*498 The issue of law before this court is one of statutory construction, namely, is marital misconduct a relevant factor in granting maintenance under sec. 767.26 (10), Stats. 1979-80. Sunnyview Village v. Dept. Admin., 104 Wis. 2d 396, 402, 311 N.W.2d 632 (1981).

[1]

This court has repeatedly stated that "[t]he aim of all statutory construction is to discern the intent of the legislature," Green Bay Packaging, Inc. v. ILHR Dept., 72 Wis. 2d 26, 35, 240 N.W.2d 422 (1976), and that a "cardinal rule in interpreting statutes" is to favor a construction which will fulfill the purpose of the statute over a construction which defeats the manifest object of the act. Student Asso. U. of Wis.-Milw. v. Baum, 74 Wis. 2d 283, 294-95, 246 N.W.2d 622 (1976). Where one of several interpretations of a statute is possible, *499 the court must ascertain the legislative intention from the language of the statute in relation to its context, scope, history, and object intended to be accomplished. State ex rel. First Nat. Bank & Trust Co. of Racine v. Skow, 91 Wis. 2d 773, 779, 284 N.W.2d 74 (1979).

A review of the legislative history of the 1977 Divorce Reform Act indicates that the legislature not only was aware of the issue of the relation of marital misconduct to maintenance but tried and failed to provide direction. Sec. 767.26 was enacted in 1977 as part of ch. 105, Laws of 1977, the 1977 Divorce Reform Act. The original bill submitted to the Assembly (1977 Assembly Bill 100) included as part of sec. 767.26 a provision expressly stating that the court may not consider the marital misconduct of either party in ordering maintenance payments.[3] An amendment to this bill deleted this provision.[4] Further amendment to the bill was proposed stating that in awarding maintenance payments the court shall consider "such other factors as the Court may in each individual case determine to be relevant, including the marital misconduct of either party."[5] This amendment was defeated. The legislature had the opportunity to make its intent perfectly clear as to whether the court must consider, may consider, or may not consider marital misconduct in ordering maintenance payments but apparently declined to do so.[6] In the absence of express *500 language, we must nevertheless determine whether the legislature intended a court to exclude or include consideration of marital misconduct in awarding maintenance.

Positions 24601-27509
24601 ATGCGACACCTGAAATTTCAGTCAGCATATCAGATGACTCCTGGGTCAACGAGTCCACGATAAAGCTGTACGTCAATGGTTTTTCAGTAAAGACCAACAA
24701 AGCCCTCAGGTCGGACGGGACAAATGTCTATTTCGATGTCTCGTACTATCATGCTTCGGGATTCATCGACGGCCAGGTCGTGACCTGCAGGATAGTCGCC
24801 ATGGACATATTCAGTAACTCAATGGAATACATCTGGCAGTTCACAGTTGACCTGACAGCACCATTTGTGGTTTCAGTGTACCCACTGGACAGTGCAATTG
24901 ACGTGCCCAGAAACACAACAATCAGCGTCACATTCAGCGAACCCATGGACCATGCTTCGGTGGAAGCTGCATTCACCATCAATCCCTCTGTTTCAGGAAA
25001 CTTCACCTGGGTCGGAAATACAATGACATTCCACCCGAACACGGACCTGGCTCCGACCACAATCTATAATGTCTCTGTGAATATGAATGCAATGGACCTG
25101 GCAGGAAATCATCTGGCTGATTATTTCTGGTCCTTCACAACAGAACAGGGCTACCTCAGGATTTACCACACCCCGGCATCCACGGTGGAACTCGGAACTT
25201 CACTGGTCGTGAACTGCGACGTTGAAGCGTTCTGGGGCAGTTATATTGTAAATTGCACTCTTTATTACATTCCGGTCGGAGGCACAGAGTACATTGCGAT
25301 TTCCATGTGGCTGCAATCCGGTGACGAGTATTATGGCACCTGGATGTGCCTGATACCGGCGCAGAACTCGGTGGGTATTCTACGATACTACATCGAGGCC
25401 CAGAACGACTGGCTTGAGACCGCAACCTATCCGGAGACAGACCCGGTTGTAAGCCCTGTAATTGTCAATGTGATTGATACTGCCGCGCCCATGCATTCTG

Mrs. Dixon argues that the legislature's failure to include an express direction to the court in sec. 767.26 not to consider marital misconduct means that the legislature intended to retain prior Wisconsin law allowing the *501 court to consider marital misconduct in awarding alimony (now called maintenance).[7] While this argument has some merit, we find it unpersuasive for three reasons: First, the 1977 Divorce Reform Act is a sweeping reform which changed the divorce law in this state from a fault-based statute to a no-fault divorce law. With fault eliminated as a ground for divorce, we are not convinced that evidence of fault is relevant in deciding the financial settlement. Second, the prior law authorizing a court to consider marital misconduct in awarding alimony appears to have been based on the statutory proscription against awarding alimony to an adulterous wife; this prohibition was repealed by the 1977 Divorce Reform Act. Third, even before the 1977 Divorce Reform Act, the use of marital misconduct evidence in awarding alimony was limited. We shall discuss each of these reasons in turn.